I’ve been watching old The X-Files episodes. It’s undeniable that The X-Files owes silent debts to two Spielberg movies in particular: Close Encounters of the Third Kind, and E.T. the Extra-Terrestrial. As a kid, there wasn’t much more that was terrifying than spacemen taking over a house, shuffling Frankenstein-like, entering through every exit, bringing with them their unknown medical tubes and wires. Add to that government paranoia and you’ve got Fox Mulder.
But what’s wrong with me now? I haven’t…
Sometimes I wonder what would disappear from the world if one particular piece of media was removed. Would we have Ulysses without Don Quixote? Does Weezer (any album) exist without Rubber Soul? What movies disappear when Federico Fellini’s 8½ goes away?
I doubt we’d have the works of David Lynch. Blue Velvet is nearly right out of the sliding dreamscape of 8½. Nor do we have Charlie Kaufman. Bob Fosse has cited 8½ as an inspiration for All That Jazz.…
It was really weird to me when people would say they didn't understand Inception, but if they saw it again, they'd probably get it. It's not a hard movie to understand. The only truly confusing part is the first thirty minutes, but once Cobb explains everything to Ariadne, the audience proxy, it's not hard to follow at all. Every part of the movie's logic is explained at least three times, which becomes detrimental to rewatches.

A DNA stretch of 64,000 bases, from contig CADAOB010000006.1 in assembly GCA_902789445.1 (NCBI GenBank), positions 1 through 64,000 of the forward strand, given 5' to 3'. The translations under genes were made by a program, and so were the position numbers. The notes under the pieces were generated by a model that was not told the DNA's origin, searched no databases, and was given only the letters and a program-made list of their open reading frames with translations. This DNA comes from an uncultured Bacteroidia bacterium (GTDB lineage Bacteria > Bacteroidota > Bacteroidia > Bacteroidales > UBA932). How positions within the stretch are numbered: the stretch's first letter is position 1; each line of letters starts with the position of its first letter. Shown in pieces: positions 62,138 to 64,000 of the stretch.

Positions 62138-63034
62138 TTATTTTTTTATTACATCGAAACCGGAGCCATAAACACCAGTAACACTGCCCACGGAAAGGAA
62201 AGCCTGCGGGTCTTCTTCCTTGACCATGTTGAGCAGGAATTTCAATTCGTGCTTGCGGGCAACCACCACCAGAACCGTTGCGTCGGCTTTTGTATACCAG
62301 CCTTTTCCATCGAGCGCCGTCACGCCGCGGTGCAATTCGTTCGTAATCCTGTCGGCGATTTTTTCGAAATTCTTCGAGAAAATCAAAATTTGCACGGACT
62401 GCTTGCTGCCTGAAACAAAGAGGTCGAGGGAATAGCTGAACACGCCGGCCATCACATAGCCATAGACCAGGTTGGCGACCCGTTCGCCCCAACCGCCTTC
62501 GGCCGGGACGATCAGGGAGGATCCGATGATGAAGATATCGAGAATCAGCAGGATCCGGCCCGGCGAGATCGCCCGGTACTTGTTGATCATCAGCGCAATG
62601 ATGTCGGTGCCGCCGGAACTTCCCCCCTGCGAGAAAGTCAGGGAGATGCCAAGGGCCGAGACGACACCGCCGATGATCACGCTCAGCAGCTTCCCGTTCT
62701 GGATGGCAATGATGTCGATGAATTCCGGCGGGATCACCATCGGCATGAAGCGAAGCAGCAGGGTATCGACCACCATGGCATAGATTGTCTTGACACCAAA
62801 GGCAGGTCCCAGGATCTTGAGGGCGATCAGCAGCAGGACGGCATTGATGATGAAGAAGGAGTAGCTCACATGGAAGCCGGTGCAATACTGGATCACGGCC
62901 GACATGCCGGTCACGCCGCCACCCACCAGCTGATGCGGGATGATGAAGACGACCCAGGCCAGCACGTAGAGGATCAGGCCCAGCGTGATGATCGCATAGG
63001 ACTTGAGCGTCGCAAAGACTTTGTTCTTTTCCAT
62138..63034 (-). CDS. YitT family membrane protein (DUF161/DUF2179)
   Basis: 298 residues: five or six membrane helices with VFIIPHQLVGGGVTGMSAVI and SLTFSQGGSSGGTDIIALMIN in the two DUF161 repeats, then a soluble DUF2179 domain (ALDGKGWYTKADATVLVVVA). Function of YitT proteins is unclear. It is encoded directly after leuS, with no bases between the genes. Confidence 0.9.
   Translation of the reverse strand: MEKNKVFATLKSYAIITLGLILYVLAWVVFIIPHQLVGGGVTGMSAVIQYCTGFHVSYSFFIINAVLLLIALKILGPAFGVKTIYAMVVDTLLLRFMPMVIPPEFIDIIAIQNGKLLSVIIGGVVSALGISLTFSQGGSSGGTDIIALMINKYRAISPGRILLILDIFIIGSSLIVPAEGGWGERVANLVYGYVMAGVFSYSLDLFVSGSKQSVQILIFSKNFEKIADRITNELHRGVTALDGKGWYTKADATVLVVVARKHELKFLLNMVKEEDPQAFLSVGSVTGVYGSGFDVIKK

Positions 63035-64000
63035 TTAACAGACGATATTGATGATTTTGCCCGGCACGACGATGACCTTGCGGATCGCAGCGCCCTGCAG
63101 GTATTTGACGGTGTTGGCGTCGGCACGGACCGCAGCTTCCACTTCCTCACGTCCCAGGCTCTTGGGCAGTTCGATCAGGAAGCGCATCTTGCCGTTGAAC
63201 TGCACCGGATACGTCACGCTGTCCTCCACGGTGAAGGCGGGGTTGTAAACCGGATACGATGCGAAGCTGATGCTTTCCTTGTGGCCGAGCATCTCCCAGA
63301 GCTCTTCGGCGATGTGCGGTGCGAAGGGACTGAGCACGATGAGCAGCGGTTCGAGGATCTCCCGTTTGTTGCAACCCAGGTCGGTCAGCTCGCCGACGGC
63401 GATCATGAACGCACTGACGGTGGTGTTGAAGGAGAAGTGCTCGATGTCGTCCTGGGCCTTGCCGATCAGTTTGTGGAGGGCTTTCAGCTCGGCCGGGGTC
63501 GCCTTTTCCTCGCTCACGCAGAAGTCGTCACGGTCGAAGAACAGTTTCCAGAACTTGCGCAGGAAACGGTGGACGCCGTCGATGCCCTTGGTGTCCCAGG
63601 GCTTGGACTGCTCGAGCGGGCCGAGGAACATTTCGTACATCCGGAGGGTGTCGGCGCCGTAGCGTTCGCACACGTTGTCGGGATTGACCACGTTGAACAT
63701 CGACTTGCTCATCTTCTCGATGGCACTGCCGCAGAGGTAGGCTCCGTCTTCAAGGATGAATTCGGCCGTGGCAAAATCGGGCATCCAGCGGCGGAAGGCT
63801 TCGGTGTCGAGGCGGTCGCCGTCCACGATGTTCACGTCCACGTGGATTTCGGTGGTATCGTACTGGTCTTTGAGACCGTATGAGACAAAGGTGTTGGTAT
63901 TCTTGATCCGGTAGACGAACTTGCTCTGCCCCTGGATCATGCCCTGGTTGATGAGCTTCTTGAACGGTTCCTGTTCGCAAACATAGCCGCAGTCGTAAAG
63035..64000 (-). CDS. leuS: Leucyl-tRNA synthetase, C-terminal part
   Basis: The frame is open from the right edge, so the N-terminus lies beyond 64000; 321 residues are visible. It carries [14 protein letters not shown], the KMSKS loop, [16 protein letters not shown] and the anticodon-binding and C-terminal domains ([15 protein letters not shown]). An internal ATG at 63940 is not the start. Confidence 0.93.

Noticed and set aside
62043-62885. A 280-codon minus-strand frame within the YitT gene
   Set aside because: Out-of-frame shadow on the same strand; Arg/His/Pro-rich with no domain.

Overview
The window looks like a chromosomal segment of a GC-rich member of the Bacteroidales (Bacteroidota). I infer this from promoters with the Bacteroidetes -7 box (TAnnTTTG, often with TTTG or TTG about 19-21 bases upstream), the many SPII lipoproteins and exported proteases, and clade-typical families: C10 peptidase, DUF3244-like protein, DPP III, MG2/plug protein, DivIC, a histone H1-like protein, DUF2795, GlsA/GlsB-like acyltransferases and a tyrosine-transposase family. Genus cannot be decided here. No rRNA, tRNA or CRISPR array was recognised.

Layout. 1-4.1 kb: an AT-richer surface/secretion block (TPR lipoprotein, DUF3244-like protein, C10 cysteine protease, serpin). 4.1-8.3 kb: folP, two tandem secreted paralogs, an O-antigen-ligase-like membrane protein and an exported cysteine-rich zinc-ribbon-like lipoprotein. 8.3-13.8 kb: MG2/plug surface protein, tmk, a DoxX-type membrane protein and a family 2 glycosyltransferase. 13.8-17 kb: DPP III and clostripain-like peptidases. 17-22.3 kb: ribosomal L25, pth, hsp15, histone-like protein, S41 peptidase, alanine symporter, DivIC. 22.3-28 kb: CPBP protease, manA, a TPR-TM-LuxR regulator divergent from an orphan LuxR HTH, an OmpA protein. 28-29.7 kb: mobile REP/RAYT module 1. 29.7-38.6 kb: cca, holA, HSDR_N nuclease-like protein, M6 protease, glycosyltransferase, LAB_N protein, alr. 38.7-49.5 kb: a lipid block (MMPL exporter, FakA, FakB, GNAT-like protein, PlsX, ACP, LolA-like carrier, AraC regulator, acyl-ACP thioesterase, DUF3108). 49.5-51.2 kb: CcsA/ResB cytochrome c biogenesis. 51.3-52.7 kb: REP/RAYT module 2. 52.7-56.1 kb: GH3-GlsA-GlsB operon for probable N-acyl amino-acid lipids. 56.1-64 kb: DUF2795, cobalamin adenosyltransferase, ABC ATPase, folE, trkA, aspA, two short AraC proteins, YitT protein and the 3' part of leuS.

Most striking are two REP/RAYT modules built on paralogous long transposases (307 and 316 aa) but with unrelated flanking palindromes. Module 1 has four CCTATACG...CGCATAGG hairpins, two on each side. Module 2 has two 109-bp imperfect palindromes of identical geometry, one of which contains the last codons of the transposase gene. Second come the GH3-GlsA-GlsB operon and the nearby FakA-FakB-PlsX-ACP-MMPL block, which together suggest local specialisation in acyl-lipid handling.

The Prestige is less easy…
I've never listened to any of Daniel Johnston's music, but this documentary puts you in his head and doesn't let you escape even when the demons come. You see the people who inadvertently hurt him and the people he inadvertently hurt. You see a musician's descent into madness. It's heartbreaking at points. I don't think there's anything sadder than seeing a father crying because he doesn't feel like he can do anything to help his son. But it's heartwarming. It's the story of a deeply troubled musician, but it's a story of love too.